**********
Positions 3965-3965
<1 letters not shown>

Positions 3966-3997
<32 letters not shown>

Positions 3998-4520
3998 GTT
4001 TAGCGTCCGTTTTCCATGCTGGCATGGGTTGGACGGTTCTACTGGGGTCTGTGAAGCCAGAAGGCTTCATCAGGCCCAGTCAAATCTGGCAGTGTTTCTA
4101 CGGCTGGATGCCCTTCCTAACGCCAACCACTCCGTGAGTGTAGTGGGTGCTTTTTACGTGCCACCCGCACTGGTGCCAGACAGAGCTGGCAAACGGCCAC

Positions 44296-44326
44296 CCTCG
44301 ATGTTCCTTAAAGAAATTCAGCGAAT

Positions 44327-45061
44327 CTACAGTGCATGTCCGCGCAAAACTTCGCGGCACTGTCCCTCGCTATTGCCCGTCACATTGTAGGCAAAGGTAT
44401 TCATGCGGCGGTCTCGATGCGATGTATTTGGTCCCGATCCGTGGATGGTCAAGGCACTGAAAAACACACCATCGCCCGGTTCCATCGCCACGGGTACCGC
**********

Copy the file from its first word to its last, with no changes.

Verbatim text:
Positions 3965-3965
<1 letters not shown>

Positions 3966-3997
<32 letters not shown>

Positions 3998-4520
3998 GTT
4001 TAGCGTCCGTTTTCCATGCTGGCATGGGTTGGACGGTTCTACTGGGGTCTGTGAAGCCAGAAGGCTTCATCAGGCCCAGTCAAATCTGGCAGTGTTTCTA
4101 CGGCTGGATGCCCTTCCTAACGCCAACCACTCCGTGAGTGTAGTGGGTGCTTTTTACGTGCCACCCGCACTGGTGCCAGACAGAGCTGGCAAACGGCCAC

Positions 44296-44326
44296 CCTCG
44301 ATGTTCCTTAAAGAAATTCAGCGAAT

Positions 44327-45061
44327 CTACAGTGCATGTCCGCGCAAAACTTCGCGGCACTGTCCCTCGCTATTGCCCGTCACATTGTAGGCAAAGGTAT
44401 TCATGCGGCGGTCTCGATGCGATGTATTTGGTCCCGATCCGTGGATGGTCAAGGCACTGAAAAACACACCATCGCCCGGTTCCATCGCCACGGGTACCGC